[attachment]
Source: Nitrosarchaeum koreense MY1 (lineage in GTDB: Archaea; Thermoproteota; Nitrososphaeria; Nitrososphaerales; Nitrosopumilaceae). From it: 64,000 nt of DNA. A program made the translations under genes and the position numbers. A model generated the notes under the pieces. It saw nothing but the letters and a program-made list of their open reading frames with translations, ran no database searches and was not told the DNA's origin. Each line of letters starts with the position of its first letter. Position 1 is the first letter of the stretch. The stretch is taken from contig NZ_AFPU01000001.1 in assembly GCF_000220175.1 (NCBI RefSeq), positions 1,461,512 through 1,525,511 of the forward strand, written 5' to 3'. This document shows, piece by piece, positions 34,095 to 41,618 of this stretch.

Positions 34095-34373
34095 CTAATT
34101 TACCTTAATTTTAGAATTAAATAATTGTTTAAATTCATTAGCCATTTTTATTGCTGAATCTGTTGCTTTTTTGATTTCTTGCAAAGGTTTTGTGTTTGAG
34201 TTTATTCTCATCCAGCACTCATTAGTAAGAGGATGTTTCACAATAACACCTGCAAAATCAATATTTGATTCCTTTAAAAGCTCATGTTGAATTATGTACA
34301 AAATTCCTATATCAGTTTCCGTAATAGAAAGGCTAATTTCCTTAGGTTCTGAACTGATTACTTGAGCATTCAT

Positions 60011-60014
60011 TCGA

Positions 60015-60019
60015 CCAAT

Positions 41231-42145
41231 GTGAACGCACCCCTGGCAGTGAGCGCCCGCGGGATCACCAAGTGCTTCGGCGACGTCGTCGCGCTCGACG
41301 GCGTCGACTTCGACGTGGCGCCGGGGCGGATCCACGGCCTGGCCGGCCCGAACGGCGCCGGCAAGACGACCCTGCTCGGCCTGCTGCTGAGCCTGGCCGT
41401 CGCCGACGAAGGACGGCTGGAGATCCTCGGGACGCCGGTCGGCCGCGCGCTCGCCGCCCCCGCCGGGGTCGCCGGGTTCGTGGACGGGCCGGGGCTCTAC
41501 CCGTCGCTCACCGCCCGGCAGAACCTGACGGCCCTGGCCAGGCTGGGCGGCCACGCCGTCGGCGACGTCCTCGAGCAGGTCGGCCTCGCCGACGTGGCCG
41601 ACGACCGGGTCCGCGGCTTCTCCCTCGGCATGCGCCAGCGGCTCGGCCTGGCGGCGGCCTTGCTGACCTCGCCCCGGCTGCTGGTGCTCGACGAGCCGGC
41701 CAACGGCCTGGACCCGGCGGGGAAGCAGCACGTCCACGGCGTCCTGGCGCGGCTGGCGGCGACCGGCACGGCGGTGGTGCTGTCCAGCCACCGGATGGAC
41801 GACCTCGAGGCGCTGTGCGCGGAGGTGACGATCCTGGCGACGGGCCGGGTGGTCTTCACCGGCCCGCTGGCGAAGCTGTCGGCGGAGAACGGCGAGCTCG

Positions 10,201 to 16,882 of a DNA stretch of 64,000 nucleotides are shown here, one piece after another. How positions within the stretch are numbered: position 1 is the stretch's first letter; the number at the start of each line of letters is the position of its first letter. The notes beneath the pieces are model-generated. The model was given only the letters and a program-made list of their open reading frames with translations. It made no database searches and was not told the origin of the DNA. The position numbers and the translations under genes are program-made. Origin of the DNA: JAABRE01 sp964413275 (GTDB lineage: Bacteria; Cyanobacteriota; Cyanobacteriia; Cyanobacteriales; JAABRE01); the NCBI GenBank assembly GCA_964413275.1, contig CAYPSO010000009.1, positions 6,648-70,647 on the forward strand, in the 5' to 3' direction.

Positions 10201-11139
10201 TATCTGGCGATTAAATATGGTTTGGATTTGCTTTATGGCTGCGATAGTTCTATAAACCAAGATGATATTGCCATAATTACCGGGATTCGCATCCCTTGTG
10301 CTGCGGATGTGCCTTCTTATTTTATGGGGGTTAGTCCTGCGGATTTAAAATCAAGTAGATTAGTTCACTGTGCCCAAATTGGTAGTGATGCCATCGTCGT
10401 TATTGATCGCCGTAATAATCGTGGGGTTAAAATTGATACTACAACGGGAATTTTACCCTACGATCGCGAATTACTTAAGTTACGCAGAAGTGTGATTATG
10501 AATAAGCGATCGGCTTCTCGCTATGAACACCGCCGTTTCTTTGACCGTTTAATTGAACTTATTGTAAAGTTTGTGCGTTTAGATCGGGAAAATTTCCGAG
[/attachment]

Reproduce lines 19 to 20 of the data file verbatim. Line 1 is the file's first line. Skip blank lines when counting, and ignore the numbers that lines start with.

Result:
Positions 10,201 to 16,882 of a DNA stretch of 64,000 nucleotides are shown here, one piece after another. How positions within the stretch are numbered: position 1 is the stretch's first letter; the number at the start of each line of letters is the position of its first letter. The notes beneath the pieces are model-generated. The model was given only the letters and a program-made list of their open reading frames with translations. It made no database searches and was not told the origin of the DNA. The position numbers and the translations under genes are program-made. Origin of the DNA: JAABRE01 sp964413275 (GTDB lineage: Bacteria; Cyanobacteriota; Cyanobacteriia; Cyanobacteriales; JAABRE01); the NCBI GenBank assembly GCA_964413275.1, contig CAYPSO010000009.1, positions 6,648-70,647 on the forward strand, in the 5' to 3' direction.

Positions 10201-11139